Two Letters Re: Gangs and Escaped Convict Gang Members in TEOTWAWKI

Dear James,
I concur with The Wanderer’s assessment of the MS-13 gang. That gang is very active in the Houston area where I currently reside. A young teenage girl recently stabbed and killed an MS-13 member in a city park (perhaps in self defense). Her lawyer had her kept in jail because they thought jail was safer for her than being free and in the public, especially since the media had to plaster images of her face everywhere. I’ve bypassed some otherwise nice real estate in the past because of MS-13 activity in near areas. I view those in gangs as members of an evil covenant.

I initially planned a retreat land purchase in a Texas county where the first Texas based ancestor of mine had settled. He was given the land for his participation in the Battle of San Jacinto. Being a bit sentimental (or semi-mental?), I’d hoped to buy some of his land “back” as the nearby communities are very small.

I read “Patriots” for the first time in March 2006 and truly appreciate the insight on the different scenarios. The biker gang scenario reminded me of the proximity (50 miles or so) of my ancestor’s land to one of Texas most known prisons in Huntsville and thus have dropped my “repossess the land” aspirations. Here’s a link to a map I found of Texas Department of Corrections facilities. I suppose other state governments may have similar maps.

I’m one who had been better prepared in the past (kept all the firearms and ammo), but let the cares of this life distract me. Now I am getting my preparations back up to the level they need to be at. Escaping Houston is a priority. I remained in Houston during the “less touted than Katrina” Hurricane Rita bug-out that clogged Texas highways and depleted local fuel stations of fuel. I had fuel, food and weapons. I kind of felt like “The Omega Man” in a surreal, empty city (as empty as I’d ever seen it), but after reading “Patriots” I saw several holes in my “lifeboat”. I’m working on patching them.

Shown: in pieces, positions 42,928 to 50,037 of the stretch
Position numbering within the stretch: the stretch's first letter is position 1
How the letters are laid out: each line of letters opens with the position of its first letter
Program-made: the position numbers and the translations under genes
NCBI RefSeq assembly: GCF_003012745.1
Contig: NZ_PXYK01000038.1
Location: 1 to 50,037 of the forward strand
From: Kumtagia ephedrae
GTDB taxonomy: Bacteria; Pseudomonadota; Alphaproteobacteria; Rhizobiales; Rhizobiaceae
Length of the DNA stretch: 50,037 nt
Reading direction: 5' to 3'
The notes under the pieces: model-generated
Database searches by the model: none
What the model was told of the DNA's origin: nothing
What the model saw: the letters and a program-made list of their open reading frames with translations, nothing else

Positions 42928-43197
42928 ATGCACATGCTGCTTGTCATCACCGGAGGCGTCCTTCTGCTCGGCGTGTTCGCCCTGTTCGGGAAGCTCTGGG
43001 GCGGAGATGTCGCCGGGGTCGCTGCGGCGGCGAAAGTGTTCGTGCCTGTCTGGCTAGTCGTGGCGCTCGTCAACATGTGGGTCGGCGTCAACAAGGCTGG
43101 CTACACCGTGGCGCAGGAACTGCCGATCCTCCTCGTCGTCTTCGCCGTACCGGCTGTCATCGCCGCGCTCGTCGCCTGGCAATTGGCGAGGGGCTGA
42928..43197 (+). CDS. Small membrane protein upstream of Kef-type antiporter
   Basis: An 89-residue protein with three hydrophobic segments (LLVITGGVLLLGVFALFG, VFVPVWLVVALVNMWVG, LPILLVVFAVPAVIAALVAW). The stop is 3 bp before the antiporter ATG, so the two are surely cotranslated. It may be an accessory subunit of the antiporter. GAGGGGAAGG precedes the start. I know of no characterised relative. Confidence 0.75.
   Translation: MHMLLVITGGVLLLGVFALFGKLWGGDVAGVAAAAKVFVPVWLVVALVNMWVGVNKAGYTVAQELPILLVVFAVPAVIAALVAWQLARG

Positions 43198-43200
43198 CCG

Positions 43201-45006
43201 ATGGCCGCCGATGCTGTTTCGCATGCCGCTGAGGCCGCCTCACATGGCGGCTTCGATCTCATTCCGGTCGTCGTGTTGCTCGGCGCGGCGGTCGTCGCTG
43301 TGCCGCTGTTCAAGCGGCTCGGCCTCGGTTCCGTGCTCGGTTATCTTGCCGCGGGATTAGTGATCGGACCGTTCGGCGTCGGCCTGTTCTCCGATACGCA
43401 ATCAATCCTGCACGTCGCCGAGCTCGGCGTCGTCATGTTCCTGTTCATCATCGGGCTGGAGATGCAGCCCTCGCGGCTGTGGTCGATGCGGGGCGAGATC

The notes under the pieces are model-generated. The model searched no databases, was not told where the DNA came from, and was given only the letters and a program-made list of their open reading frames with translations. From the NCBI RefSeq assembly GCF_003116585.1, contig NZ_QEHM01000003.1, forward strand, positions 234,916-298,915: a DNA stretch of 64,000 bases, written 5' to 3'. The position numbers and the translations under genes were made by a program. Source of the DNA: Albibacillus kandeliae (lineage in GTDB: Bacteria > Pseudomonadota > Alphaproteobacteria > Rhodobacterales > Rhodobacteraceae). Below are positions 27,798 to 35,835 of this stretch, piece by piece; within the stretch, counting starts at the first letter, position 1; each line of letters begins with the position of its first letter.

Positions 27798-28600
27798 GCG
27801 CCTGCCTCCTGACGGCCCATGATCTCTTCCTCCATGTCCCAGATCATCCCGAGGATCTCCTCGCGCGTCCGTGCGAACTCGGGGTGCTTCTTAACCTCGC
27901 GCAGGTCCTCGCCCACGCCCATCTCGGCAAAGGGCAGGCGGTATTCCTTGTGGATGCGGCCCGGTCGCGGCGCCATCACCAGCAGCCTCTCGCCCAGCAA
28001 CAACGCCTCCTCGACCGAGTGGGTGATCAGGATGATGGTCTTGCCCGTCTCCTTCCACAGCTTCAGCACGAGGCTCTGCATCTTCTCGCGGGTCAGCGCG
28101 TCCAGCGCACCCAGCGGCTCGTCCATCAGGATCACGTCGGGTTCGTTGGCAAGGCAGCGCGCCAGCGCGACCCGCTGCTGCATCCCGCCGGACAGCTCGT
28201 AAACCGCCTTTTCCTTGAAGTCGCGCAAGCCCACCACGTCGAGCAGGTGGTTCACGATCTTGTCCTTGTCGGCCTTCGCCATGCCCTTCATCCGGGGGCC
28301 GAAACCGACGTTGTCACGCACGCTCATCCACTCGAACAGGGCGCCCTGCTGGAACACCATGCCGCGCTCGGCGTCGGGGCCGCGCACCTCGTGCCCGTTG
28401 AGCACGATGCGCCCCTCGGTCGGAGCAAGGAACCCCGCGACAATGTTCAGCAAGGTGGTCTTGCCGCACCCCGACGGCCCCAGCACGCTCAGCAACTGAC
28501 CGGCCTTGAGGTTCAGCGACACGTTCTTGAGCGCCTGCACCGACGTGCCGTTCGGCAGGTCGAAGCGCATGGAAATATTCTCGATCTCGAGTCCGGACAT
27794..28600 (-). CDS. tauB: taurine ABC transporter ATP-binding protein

I’m currently looking for a new place to live anyway, so the novel, the recently discovered blog and the excellent, recently received Rawles Gets You Ready” preparedness course all seem, to a degree, to be divinely timed in my life. A distant, but like-minded, relative has even invited me to visit her in Idaho. Who knows what will come of it if I visit?

I plan to be a participant in the Ten Cent Challenge soon.

I’m eagerly looking forward to getting a copy of Rawles on Retreats and Relocation. Any updates on the publication date? [JWR Adds: I’m still planning on sometime in October.]

Nice to see a Texas based food storage (Best Prices Storable Foods) company advertising. Their FAQ page is excellent. I hope to make the RWVA shoot in Mingus, Texas in October. – M. Artixerxes


I am a security guard by profession and I would like to add something about MS-13. I live in Virginia were this gang is prevalent, I see them every day.
A little research and you will find The Wanderer very wrong. While they do use the machete for “hits”, to say that they do not use guns just shows he has very limited knowledge about the gang.

MS-13 emerged in the 1980s during El Salvador’s violent civil war and is estimated as of 2005 to have 50,000 members in Central America and 30,000 members in the United States.
The founding members were all soldiers that made it a rule that all members receive military training. There have been MS-13 members caught at our borders trying to sneak in grenades and other weapons. The gangs have moved from beyond their Salvadoran, Mexican and Los Angeles origins and can be found in Belize, West Honduras , Guatemala , Canada , Mexico , and over 30 U.S. states , largely in Washington, DC in the Maryland and Virginia suburbs, Carrollton, Texas and Long Island, New York . Some have even been founded in Spain, Italy, and Belgium .

One of the ways in which the MS-13 has grown and spread has been through United States deportation policy. The United States has a law allowing for the deportation of non-citizens convicted of felonies to their country of origin. Salvadoran members of MS-13 were and are deported to El Salvador, where they recruit more members. Because of the meager wages provided by prisons, many jail guards in El Salvador are easily corrupted through bribes, or are forcefully coerced to release the recently deported MS-13 members. – Dan N.